Friday, January 29, 2010

Charity Begins At Home

Part of our current problem in addressing the healthcare legislation is that Americans are a generous people. We like to help each other. We all recognize that sometimes unexpected circumstances can hit the best of us with a mountain of debt and no obvious way out. We want to live by the golden rule – “Do unto others as you would have them do unto you” – because, by and large, we believe that if we help someone else today, someone else will be better able to help us tomorrow. That is an admirable thing. Many times it is the truth as well.(That whole pay it forward deal plays very well into the American ethos.) The problem comes when we try to apply that ethos through the government rather than as individuals and private organizations. Individuals and some private organizations have a Christian mandate to help people and provide charity. Governments have a mandate to govern.
When the government gives charity, it creates no reciprocal obligation in the heart of those who receive that charity. It fosters an attitude that, not only is one a total failure at life who must be grudgingly rescued by his or her betters, but that one is entitled, by the inability to succeed at life, to that charity and need not pay it forward by word or deed. However, if your neighbor or church steps up and pays your mortgage for a hard month, or buys groceries or Christmas presents for a family that can’t afford them, that creates a thankful heart(usually) and a reciprocal obligation to give back to that neighbor or community group in some way.
Perhaps the fact that there is no way to give back to the government is the culprit. Instead of a feeling of thankfulness, the recipient is left with a sense of frustration and failure. With a neighbor or a neighborhood church, there are opportunities to help and return the favor. Taking on supervision of the Sunday school classes, shoveling the helpful neighbor’s walk in the winter or even sharing some fresh baking or inviting them to dinner. This creates a feeling of fulfillment and self sufficiency. It gives the recipient of that charity the opportunity to demonstrate to that church or neighbor that they are someone who was worthy of such charity. That they understand the obligations of a community to care for each other.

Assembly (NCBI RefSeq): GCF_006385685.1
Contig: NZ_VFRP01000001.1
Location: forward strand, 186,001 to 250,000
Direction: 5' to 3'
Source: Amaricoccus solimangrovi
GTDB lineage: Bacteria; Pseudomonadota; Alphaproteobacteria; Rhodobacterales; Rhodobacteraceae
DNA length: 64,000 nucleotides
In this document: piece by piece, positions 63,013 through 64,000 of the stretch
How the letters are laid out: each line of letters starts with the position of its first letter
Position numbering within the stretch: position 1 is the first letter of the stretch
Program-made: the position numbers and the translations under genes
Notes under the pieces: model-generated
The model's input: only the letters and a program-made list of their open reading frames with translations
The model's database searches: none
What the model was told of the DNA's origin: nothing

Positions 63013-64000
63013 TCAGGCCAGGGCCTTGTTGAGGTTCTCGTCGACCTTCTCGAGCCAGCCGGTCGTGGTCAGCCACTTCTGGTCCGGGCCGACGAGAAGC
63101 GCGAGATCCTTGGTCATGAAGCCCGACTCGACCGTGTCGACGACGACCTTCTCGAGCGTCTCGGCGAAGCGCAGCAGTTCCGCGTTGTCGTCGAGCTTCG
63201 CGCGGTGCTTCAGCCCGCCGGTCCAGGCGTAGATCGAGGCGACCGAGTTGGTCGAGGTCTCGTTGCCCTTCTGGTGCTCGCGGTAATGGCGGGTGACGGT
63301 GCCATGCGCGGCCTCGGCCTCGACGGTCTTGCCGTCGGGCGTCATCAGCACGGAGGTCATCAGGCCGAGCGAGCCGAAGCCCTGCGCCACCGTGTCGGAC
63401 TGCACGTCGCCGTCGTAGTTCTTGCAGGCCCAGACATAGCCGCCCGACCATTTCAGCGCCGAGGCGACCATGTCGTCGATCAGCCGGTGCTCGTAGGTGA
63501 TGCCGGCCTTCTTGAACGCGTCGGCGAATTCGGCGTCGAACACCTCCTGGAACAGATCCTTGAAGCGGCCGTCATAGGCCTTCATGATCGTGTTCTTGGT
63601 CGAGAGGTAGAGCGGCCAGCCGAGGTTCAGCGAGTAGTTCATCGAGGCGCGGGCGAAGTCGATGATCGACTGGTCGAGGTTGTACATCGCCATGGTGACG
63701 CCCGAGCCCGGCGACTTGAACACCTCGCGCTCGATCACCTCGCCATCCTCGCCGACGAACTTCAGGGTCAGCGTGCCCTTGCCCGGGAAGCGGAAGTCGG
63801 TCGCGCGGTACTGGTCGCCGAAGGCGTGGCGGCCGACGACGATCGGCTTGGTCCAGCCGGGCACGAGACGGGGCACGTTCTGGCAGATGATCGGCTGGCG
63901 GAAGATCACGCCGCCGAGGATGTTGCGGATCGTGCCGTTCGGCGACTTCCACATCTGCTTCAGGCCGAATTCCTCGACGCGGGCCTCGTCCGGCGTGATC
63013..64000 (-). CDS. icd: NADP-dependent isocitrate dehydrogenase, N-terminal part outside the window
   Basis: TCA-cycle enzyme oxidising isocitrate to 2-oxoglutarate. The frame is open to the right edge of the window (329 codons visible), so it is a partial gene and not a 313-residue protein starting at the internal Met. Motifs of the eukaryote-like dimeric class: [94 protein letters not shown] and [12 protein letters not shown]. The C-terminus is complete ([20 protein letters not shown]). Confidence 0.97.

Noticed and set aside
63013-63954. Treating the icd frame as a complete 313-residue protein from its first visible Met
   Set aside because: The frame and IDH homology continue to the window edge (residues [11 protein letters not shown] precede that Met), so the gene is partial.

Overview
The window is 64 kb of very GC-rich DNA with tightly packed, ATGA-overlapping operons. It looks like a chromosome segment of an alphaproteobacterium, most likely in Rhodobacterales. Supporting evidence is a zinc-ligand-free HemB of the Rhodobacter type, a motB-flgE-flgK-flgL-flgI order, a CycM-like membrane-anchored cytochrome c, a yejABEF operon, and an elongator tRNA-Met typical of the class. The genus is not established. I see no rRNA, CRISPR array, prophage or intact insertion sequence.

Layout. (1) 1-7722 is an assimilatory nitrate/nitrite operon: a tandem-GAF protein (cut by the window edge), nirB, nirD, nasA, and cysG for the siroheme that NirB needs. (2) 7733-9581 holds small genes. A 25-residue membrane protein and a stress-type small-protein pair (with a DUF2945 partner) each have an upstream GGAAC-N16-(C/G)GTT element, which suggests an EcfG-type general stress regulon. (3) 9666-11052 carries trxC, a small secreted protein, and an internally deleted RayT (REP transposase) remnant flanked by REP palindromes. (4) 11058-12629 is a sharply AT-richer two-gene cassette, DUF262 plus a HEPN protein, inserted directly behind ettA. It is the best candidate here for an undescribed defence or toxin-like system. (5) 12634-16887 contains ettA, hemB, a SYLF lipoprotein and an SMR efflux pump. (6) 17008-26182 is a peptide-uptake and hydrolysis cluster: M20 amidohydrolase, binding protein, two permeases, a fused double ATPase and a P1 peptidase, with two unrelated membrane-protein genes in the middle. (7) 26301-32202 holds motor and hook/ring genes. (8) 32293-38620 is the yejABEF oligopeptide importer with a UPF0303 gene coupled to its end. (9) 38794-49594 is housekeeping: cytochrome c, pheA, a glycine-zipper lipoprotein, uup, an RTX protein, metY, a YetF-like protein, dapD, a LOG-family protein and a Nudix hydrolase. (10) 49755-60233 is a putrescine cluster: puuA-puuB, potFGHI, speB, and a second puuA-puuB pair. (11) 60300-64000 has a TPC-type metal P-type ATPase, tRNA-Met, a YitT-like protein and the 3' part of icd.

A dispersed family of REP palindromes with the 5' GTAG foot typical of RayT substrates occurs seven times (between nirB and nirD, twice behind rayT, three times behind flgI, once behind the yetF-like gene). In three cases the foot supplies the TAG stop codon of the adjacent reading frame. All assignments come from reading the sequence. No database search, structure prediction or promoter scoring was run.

This is one of the reasons that government entitlements and charity are a failure and degrading to the overall character of the nation. How does government charity provide a picture of community support, self respect, cheerful giving and true charity when our children see their parents grumbling over the taxes that are taken from us to provide such charity? What message does it send when they see the recipients of government charity grumbling at how it should be better or how it didn’t really meet their needs? What message does it send to the children who are supported by such largesse? How does that encourage our children to continue our tradition of generosity? When our children see that those who are providing this charity (the taxpayers) are made the poorer by it and involuntarily at that.
Voluntary charity is a blessing for both the provider and the recipient. Involuntary charity is not charity, it is wealth redistribution. We the People need to recognize that, while government may be a fine vessel for the governing of a people, it is not a fit vessel for works of charity.
Belanne Pibal is a Liberty Features Syndicated writer.

Thursday, January 07, 2010

How Both Parties Lost The People

The founders of this country were possessed of the revolutionary notion that the supreme power of our government resides in the people. The Declaration of Independence stated “Governments are instituted among Men, deriving their just powers from the consent of the governed”. Our Constitution, the very document that outlines the principles by which this nation is to be governed begins:”We the People”, indicating that the Constitution itself is a statement made by the”consent of the governed”.